Alexandria City Council is considering a resolution supporting the family of Trayvon Martin, denouncing racial profiling and “reaffirming the city’s commitment to ensuring and protecting the rights of all.”
In February, Martin, a black teenager, was fatally shot by community watchman George Zimmerman in Sanford, Fla. The incident became internationally recognized and spurred discussions about race in the United States.
Last month, about 100 people attended a vigil for Martin in Alexandria’s Market Square. Mayor Bill Euille addressed the crowd, saying it’s important to seek justice, fairness and equity and to show love and respect in regards to race relations.
Alexandria Human Rights officials presented the resolution to Council on Tuesday. Councilmembers opted to defer a vote on the document because of concerns raised by some of the resolution’s clauses that denounce the investigation and response to Martin’s death by the Sanford Police Department.
“What we would like to do is see statements of fact in the whereas clauses [in the resolution] as opposed to conclusions that are at least expressions of judgment,” Vice Mayor Kerry Donley said.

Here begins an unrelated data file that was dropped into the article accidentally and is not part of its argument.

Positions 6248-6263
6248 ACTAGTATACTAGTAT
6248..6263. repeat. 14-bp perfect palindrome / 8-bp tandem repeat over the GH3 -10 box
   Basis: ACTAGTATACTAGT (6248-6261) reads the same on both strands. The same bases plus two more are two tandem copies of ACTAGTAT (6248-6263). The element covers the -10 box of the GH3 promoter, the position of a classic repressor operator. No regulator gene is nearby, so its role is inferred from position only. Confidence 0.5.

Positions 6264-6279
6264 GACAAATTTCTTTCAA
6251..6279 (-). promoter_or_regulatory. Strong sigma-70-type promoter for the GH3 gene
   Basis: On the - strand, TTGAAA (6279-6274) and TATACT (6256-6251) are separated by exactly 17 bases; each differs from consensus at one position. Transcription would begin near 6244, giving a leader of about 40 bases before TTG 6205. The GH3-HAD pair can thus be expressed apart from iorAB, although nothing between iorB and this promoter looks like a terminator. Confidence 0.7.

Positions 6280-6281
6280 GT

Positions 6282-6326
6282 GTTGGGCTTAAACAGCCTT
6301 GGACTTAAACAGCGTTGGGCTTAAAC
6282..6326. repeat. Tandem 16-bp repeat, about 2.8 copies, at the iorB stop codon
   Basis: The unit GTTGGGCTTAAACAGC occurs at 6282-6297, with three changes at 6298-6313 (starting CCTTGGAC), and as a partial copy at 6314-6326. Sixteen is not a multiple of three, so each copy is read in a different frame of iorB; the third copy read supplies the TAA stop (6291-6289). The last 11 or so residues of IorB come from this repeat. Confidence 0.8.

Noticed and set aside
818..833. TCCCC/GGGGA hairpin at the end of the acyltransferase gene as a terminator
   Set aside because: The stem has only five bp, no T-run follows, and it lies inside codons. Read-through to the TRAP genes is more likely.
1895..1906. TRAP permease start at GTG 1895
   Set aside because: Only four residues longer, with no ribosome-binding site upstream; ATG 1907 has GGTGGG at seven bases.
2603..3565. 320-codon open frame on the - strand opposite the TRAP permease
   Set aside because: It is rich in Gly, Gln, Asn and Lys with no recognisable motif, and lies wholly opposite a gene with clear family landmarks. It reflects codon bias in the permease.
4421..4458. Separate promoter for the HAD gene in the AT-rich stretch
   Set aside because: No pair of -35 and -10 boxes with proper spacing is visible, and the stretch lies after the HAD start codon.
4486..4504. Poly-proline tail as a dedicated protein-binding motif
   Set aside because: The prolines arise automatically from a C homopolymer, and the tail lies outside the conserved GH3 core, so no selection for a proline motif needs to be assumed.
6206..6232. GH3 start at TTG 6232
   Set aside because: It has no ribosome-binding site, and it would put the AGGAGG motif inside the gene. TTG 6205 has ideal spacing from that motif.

Jean Niebauer, director of Alexandria’s Office on Human Rights, and Alexandria Human Rights Commission Vice President Ludwig Gaines told councilmembers that they wanted to confront issues of racial profiling, vigilantism and Florida’s "Stand Your Ground" law, which allows citizens to use deadly force in public areas in self-defense.
Niebauer said the commission wanted to address a national problem in “accountability with crimes against minorities.”
“If the sense of the commission is to object to the Stand-Your-Ground law, then it shouldn’t be in a whereas clause, it should be in a resolve clause asking us to affirm our opposition to statutes such as Stand-Your-Ground which create a presumption on the use of force… which I am more than happy to support,” Donley said.
Councilman Rob Krupicka asked Niebauer and Gaines to add language into the resolution about how Alexandria and its police department operate in regards to the issue of racial profiling.
“Whenever we do resolutions like this, if we can kind of tie it back to specific guidance to the operation of the city, it adds weight to them,” he said.
Niebauer and Gaines said they would rework the resolution and bring it back to City Hall later this month.